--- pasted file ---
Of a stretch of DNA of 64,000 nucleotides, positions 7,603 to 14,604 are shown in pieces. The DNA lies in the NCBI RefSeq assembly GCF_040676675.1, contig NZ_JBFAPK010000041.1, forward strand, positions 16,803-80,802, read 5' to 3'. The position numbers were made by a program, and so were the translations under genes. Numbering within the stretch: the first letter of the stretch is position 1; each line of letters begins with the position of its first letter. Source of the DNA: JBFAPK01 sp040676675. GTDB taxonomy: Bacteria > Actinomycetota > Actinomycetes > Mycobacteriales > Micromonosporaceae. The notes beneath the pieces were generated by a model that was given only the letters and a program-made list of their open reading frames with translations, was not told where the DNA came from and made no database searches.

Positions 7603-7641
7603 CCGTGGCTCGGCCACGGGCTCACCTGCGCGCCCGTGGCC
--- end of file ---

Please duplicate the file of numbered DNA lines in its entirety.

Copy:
Of a stretch of DNA of 64,000 nucleotides, positions 7,603 to 14,604 are shown in pieces. The DNA lies in the NCBI RefSeq assembly GCF_040676675.1, contig NZ_JBFAPK010000041.1, forward strand, positions 16,803-80,802, read 5' to 3'. The position numbers were made by a program, and so were the translations under genes. Numbering within the stretch: the first letter of the stretch is position 1; each line of letters begins with the position of its first letter. Source of the DNA: JBFAPK01 sp040676675. GTDB taxonomy: Bacteria > Actinomycetota > Actinomycetes > Mycobacteriales > Micromonosporaceae. The notes beneath the pieces were generated by a model that was given only the letters and a program-made list of their open reading frames with translations, was not told where the DNA came from and made no database searches.

Positions 7603-7641
7603 CCGTGGCTCGGCCACGGGCTCACCTGCGCGCCCGTGGCC